Rejecting both cyberutopian and cyberskeptic approaches UWP's latest title POLITICIZING DIGITAL SPACE published in the Critical Digital and Social Media series argues that online space is a function of people and how they use it, thus opening up possibilities for politicization while also creating pitfalls. Available to read and download now for free author Trevor Garrison Smith argues that politics in its proper sense can be distinguished from anti-politics by analysing the configuration of public space, subjectivity, participation, and conflict. Interpreting contemporary theories of the political in terms of the internet the author develops theoretical work by Arendt,Rancière,Žižek and Mouffe to present a clear and coherent view of how in theory, politics can be digitized and how the internet can be deployed in the service of truly democratic politics.
How the impact of collaborative production has played out in creative industries is the topic of the fourth UWP book title. COLLABORATIVE PRODUCTION IN THE CREATIVE INDUSTRIES edited by James Graham of Middlesex University and Alessandro Gandini of Kings College, London picks up the baton from such titles as Production Studies, The Sequel and Be Creative by Angela McRobbie and a variety of other titles discussing digital labour. The book focuses on the sociotechnical and aesthetic dimensions of collaborative creative work that have been somewhat overlooked and was developed out of work instigated by the Promotional Cultures Research Cluster at the University of Middlesex, UK. It looks at particular examples in film, television, publishing, art and social media collection in order to further a critical understanding of the integral role collaboration plays in contemporary media and culture. The book - itself a collaborative production from scholars based in the UK, Canada, Italy, Hong Kong and France is available to read and download for free.
KNOWLEDGE IN THE AGE OF DIGITAL CAPITALISM will be the second title in the CDSMS series available from May 26th for download here and purchase in print At a preview book launch event held at the Westminster Institute for Advanced Studies on Friday May the 26th, Dr Zukerfeld will discuss 'Capitalist Piracy? Creative Industries, "Free" Knowledge and Cognitive Exploitation. Drawing upon insights from his new book KNOWLEDGE IN THE AGE OF DIGITAL CAPITALISM: AN INTRODUCTION TO COGNITIVE MATERIALISM, Mariano Zukerfeld will discuss how the creative industries took off, how they were propelled by unremunerated knowledge, and how they continue to be so today. Conclusions are offered for discussion in respect to alternative approaches. The aim is to foster a fresh understanding of capitalist exploitation and of how the processes surrounding knowledge might inform future thought. Full details from WIAS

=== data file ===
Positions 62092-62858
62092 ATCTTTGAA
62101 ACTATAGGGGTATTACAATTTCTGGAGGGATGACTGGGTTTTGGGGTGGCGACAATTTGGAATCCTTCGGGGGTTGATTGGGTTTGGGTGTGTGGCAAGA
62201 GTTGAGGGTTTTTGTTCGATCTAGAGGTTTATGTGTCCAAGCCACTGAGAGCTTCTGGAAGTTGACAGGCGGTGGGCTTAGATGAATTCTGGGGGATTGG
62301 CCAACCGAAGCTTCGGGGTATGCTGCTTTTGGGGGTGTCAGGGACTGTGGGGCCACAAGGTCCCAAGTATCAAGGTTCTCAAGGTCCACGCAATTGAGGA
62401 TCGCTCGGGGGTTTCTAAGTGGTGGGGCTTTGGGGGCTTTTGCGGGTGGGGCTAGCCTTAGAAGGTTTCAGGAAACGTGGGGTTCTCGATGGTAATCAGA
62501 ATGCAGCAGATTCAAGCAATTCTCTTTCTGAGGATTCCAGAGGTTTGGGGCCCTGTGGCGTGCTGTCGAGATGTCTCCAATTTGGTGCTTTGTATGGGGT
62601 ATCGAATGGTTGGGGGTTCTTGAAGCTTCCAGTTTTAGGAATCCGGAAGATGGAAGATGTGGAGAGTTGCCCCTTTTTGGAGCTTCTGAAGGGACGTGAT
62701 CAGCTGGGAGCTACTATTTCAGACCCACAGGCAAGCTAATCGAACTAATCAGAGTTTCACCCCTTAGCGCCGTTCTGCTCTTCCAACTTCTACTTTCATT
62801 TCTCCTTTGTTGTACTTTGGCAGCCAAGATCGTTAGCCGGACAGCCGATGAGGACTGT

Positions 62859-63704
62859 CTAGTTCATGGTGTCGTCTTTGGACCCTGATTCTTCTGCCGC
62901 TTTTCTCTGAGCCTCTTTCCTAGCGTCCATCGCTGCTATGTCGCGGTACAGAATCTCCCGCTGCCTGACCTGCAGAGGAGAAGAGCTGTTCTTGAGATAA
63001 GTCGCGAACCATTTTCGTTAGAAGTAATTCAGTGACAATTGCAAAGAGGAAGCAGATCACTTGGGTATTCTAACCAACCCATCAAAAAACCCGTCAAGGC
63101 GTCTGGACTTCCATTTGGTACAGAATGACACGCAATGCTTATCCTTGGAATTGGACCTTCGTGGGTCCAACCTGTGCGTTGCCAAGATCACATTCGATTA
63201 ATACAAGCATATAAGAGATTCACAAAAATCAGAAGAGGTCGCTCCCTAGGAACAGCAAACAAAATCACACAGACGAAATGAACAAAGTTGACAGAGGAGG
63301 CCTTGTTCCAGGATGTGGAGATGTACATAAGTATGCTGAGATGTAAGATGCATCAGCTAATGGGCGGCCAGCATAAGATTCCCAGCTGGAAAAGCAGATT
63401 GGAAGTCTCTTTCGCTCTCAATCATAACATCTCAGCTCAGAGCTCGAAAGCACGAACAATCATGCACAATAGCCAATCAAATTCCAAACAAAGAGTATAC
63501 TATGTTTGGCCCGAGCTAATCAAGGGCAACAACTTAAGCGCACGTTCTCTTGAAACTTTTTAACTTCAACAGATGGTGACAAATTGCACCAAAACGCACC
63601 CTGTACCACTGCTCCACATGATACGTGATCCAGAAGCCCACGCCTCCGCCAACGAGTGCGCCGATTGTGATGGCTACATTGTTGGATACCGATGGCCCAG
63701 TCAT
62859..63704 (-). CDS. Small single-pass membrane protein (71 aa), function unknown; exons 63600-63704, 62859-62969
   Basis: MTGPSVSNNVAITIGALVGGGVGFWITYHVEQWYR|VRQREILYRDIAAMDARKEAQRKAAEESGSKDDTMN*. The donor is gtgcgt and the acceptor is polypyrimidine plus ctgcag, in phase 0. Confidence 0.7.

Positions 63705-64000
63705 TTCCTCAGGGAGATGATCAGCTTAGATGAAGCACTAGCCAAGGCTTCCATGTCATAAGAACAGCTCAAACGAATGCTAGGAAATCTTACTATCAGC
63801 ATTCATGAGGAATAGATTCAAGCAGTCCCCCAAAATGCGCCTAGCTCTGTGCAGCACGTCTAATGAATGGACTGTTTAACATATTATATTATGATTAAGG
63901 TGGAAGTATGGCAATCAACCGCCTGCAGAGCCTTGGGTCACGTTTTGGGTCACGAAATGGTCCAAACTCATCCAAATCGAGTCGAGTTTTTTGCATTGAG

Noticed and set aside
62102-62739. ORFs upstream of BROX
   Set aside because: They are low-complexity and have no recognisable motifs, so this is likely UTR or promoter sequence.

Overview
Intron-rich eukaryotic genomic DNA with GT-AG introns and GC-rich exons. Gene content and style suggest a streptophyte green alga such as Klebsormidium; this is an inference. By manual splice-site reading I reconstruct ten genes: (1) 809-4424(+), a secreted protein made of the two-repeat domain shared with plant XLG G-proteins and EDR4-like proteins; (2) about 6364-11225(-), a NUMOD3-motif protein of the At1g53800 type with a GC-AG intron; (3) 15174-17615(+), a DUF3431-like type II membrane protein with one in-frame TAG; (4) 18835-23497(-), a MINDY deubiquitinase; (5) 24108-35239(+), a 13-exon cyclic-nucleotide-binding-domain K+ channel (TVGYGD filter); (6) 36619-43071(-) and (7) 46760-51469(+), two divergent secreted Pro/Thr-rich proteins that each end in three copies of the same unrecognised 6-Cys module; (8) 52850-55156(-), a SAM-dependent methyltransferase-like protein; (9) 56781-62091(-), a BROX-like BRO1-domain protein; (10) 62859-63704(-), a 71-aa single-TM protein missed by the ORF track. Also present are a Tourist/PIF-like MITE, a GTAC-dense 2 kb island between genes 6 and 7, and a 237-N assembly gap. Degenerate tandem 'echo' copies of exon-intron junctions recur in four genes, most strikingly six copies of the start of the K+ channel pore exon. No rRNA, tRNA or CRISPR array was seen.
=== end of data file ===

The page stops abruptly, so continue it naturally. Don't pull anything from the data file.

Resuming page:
UWP's second title was recently published, a comparative set of studies exploring the topic of Naval Leadership in the period 1700-1850. Editors Richard Harding and Agustín Guimerá assembled scholars from France, Spain and the UK who collectively scrutinised the social characteristics and visions of respective naval leaders as a new understanding of the individual and society was taking hold across Europe. Amongst the topics covered are the reputation of Louis XV's Vice-Admirals, the effectiveness of the British Royal Navy in the eighteenth century and the French Navy during Revolution and Empire. Amongst the leaders specifically considered are Admiral Louis Guillouet, Comte d'Orvilliers, Le Bailli Pierre-André de Suffren ( a precursor of Nelson), Admiral Antonio Barceló, José de Mazarredo and John Jervis.
In March 2017 – it happened so quickly as a surprise – close to 18 months after our first publication the relaunch of Westminster Papers in Communication and Culture, UWP's total views and downloads for our publications have surpassed 100,000. Now the total is soaring past 102,000 for our three publications and numerous further books and journal issues are scheduled for 2017.
UWP will release further information later this Spring about a range of new publications and the great response to them.